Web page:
Laughology: Improve Your Life With the Science of Laughter
From those first baby giggles, we begin to use laughter. It can be used to make us popular and it can be used as an emotional release mechanism. Whilst we are born with the physical ability to laugh, the capacity to utilise it as a social tool is something we learn. And in order to do this, we need to develop a sense of humour. Stephanie Davies is one of the country's preeminent laughter experts. A former stand-up comedian, she studied the science of laughter and founded Laughology, a unique enterprise which teaches individuals in the public and private sectors how to enhance their potential through laughter and humour. She has over ten years' experience of developing interventions that have been applied in a wide variety of settings dealing with complex public and mental health issues and building teams in high profile organisations. The book explains simple techniques that will improve the reader's ability to gain a morepositive perspective in difficult situations and increase his or her happiness through adopting the techniques from the Laughology model.
The key subjects covered are:
What is laughter?
What is humour?
The psychological connection
What makes us laugh and how to find your humour trigger
Your inner child - the natural comedian
Appropriate humour and laughter
The SMILE strategy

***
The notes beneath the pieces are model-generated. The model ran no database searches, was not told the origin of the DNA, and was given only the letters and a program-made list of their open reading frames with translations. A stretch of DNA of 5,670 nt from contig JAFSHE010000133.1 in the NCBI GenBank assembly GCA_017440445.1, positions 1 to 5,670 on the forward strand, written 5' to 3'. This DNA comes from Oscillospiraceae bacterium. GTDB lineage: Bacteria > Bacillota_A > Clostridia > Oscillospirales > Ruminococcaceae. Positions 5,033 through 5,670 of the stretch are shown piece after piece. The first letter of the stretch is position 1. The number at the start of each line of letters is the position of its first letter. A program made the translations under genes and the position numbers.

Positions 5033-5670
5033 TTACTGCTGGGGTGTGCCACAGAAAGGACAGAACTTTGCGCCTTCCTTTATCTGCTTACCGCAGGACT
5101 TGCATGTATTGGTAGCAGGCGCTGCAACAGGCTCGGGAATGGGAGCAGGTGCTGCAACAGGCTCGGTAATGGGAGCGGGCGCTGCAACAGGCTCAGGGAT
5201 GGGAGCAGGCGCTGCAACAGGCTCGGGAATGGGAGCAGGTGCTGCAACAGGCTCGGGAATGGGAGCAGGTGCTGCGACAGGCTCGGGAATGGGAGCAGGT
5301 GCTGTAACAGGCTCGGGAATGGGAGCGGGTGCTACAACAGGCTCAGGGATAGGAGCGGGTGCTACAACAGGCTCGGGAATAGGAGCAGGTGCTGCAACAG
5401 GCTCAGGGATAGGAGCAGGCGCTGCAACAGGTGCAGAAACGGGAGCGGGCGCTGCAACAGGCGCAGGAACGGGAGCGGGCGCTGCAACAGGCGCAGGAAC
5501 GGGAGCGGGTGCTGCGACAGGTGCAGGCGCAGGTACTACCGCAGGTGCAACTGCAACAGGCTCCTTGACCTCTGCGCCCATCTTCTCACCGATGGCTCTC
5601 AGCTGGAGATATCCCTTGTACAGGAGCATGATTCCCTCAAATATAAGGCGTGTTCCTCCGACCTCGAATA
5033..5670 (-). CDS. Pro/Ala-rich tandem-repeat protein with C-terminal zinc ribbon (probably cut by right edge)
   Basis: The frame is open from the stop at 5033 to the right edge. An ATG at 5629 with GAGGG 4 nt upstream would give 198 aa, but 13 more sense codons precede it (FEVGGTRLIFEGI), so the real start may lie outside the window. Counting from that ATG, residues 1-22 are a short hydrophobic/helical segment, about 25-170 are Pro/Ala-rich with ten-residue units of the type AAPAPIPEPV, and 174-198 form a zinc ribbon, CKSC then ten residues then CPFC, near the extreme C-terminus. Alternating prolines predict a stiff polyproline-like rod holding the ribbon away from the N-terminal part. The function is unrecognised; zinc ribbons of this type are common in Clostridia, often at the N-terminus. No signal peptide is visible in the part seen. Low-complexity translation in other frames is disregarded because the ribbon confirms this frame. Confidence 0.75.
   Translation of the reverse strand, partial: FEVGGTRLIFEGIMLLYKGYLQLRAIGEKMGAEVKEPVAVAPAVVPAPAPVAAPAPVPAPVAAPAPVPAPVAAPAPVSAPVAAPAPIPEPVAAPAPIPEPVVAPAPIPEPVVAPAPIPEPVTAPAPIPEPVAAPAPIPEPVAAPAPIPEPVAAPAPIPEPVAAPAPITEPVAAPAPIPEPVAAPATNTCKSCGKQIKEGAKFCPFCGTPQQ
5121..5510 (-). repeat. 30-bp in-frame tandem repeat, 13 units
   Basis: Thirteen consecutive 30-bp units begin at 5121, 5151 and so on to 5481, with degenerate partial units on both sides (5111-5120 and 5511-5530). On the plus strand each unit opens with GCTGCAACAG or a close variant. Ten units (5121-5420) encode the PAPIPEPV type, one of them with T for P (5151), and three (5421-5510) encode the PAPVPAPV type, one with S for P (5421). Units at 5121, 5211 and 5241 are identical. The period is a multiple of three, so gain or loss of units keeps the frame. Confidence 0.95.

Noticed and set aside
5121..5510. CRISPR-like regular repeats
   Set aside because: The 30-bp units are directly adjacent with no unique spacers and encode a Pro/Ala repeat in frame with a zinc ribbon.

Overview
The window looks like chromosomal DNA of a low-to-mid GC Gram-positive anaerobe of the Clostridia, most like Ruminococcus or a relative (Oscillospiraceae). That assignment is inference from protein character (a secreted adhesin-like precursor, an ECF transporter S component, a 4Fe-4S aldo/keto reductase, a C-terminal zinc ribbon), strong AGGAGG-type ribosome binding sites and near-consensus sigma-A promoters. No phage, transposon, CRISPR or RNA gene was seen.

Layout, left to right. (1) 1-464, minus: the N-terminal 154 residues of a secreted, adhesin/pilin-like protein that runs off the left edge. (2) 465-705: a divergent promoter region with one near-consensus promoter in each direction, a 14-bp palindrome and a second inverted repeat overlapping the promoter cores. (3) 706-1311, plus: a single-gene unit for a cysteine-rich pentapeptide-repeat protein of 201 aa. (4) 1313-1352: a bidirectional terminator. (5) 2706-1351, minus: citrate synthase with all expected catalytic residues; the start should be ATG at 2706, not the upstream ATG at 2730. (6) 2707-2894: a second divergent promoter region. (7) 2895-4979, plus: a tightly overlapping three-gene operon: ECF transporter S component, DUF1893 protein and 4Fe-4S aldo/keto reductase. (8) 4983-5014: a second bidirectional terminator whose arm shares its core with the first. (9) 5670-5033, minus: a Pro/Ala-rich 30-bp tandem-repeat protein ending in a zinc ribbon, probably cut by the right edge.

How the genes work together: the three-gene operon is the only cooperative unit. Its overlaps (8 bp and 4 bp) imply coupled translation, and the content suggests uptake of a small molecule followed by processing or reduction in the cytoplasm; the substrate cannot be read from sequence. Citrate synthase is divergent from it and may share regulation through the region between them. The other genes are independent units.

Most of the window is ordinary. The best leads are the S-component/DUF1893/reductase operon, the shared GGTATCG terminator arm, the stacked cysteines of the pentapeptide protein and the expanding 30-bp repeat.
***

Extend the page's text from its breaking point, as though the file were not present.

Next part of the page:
How to find and sustain your giggleFor such an integral facet of humanity, the academic study of laughter and humour is still a relatively new field. Increasingly, however, experts are beginning to investigate the personal and social benefits of laughter. One of the best documented examples of the effect laughter can have on health involves the writer Norman Cousins, who was diagnosed with a debilitating spinal disease and given a one in 500 chance of survival in 1964. Rather than stay in hospital, he checked into a hotel where he took large doses of vitamin C and devised a treatment programme consisting of positive behaviours such as laughter, love and joy. He watched as much comedy as he could, including episodes of Candid Camera and The Marx Brothers movies and found that, over time, laughter stimulated chemicals in his body which allowed him several hours of pain-free sleep. He continued the treatment until, eventually, his disease went into remission and he was able to return to work. He wrote: I made the joyous discovery that 10 minutes of genuine belly laughter had an anaesthetic effect and would give me at least two hours of pain-free sleep.
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